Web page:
Soldiers Magazine

Monthly magazine provides news and information about Army operations and policies

Articles from Vol. 61, No. 4, April

America's Engine in the Pacific
SINCE the beginning of the 20th century the U.S. Army Corps of Engineers' Honolulu District, headquartered at Fort Shafter, Hawaii, has made "phenomenal" contributions to the United States and its military forces, said LTC David E. Anderson, Honolulu...
At Home Scams
"EARN thousands of dollars each month at home." This alluring ad on street signs, on television, on junk mail or in magazines seems to offer easy, stay-at-home income. It's an attractive idea: Earn "big bucks" while never leaving the house. Unfortunately,...
Building an Iraqi Village
IN this issue of Soldiers we're focusing on one of the Army's lesser-known missions: that of environmental stewardship. As the manager and user of vast tracks of land, the Army is naturally committed to the long-term sustainability of its installations....
Earning Air-Assault Wings
Soldiers assigned to the 101st, Airborne Division, the Army s largest air-assault unit, train at the Sabalauski Air Assault School at Fort Campbell, Ky. Students have described the training as "the toughest 10 days in the Army." Training starts...
Four-Footed "Heroes": While Military Working Dogs Can Be a Soldier's Best Friend, They Can Be a Foe's Worst Enemy. When Their Aggression Level Is High and They're Looking for Something to Bite, That's When They Become "War Dogs," and They Can Be as Intimidating and Formidable as Any Armed Soldier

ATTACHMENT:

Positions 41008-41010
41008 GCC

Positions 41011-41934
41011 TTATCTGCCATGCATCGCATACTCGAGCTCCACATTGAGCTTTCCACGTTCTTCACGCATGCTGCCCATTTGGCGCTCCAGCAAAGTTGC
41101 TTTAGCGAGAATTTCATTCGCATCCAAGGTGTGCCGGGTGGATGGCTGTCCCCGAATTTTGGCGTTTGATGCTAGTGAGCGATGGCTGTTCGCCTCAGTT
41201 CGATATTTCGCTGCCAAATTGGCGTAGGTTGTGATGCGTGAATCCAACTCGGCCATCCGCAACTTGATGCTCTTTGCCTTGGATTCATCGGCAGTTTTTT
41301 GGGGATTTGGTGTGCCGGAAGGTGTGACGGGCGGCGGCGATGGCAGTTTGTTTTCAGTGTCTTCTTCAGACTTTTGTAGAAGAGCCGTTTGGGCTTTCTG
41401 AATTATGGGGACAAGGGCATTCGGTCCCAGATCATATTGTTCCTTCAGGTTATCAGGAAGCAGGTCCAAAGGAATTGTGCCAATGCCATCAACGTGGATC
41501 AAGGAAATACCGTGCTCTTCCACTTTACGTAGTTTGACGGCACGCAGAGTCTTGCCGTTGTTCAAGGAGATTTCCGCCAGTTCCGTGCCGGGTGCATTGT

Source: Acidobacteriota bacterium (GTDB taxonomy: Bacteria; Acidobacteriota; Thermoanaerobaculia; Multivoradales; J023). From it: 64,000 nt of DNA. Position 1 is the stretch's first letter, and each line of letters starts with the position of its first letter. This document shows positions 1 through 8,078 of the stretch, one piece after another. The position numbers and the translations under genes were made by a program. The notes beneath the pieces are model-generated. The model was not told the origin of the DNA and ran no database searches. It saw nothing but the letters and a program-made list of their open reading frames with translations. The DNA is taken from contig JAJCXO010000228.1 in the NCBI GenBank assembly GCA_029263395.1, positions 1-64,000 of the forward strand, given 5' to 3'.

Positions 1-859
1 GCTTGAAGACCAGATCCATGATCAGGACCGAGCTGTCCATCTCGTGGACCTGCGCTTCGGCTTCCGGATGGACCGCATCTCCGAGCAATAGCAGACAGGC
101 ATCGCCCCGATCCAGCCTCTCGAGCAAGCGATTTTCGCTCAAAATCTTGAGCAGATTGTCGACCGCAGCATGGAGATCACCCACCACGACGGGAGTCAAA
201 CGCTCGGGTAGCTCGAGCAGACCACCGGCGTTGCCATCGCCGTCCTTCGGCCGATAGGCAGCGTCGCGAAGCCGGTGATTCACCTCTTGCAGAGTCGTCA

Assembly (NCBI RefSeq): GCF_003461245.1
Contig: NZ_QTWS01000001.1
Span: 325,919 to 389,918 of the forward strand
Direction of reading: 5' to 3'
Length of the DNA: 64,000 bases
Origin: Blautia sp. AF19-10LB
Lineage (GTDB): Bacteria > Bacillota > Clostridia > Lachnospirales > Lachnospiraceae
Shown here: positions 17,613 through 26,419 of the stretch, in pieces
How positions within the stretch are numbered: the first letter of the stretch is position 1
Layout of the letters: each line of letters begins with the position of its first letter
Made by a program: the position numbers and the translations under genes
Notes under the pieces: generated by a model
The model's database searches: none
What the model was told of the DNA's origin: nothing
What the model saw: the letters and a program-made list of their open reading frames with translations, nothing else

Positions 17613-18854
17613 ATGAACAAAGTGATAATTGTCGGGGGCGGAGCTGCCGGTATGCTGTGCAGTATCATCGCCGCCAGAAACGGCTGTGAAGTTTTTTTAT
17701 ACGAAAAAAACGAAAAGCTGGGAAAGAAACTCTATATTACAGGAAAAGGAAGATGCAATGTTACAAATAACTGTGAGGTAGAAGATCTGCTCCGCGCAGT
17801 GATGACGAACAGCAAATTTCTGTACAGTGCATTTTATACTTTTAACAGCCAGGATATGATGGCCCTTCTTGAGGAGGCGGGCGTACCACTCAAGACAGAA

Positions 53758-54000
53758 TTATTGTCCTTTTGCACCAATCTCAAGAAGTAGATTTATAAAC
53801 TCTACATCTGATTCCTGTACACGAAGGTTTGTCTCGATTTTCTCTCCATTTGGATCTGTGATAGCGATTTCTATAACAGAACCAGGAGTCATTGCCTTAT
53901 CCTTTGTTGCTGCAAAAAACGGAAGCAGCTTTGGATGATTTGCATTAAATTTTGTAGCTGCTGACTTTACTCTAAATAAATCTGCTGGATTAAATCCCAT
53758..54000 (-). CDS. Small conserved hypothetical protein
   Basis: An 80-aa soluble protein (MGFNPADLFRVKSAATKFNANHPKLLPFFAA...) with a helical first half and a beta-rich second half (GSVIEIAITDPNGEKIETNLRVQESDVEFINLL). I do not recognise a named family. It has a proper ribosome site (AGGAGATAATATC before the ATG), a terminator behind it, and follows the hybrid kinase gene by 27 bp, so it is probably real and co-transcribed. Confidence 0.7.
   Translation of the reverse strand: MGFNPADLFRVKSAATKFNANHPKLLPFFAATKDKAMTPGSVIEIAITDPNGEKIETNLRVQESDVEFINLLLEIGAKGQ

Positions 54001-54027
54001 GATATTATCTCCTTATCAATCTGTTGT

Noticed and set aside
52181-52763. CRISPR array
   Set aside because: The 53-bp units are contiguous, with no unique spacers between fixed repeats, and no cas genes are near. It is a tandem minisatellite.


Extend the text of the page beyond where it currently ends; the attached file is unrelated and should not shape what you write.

Some Army "heroes" serving with Soldiers in the war on terrorism seldom get mentioned in the media, although they have died in combat, too, while serving America. They are military working dogs, and during the Vietnam War 281 of these four-footed heroes...
Growing Forests
IN the moments before the storm struck, Jason Wagner's paint gun spat a blue round at a tree about 12 feet away. The damp smack, audible over a background of rustling branches, signaled doom for its target. Wagner moved on, marking trees for thinning...
Pot Hunting in Hawaii
THE OH-58 helicopter circled some 800 feet above a sparsely populated hillside on the Big Island of Hawaii, like a hawk waiting to pounce on a mouse. But it wasn't dinner the mechanical bird was hunting, it was marijuana. The Kiowa, one of two assigned...
Preserving Sterlingville
No mystery surrounds the disappearance of Sterlingville, N.Y. Its reappearance, however, is a real story. With the outbreak of World War II. the Army needed training land quickly. Officials looked to the sparsely populated "North Country" of New...
Sexual Assault Prevention
THE Department of Army is observing National Sexual Assault Awareness Month in April, with the DOD theme, "Sexual Assault Prevention Begins with You." Army leadership has repeatedly stated that sexual assault has no place in the Army, is contrary...
Sustaining the Future
AS a young Eagle Scout, Addison D. Davis IV learned to always leave campsites better than he found them. His appreciation for the great outdoors and respect for our natural resources grew into adulthood. As an Army officer in the late 1980s, Davis...
The Woodpecker's Tale
THE red-cockaded woodpecker weighs about as much as a golf ball or two rounds of M-16 ammunition. If you held it in your hand, it wouldn't reach from the tips of your fingers to your watchband. But, because it's a federally listed endangered species,...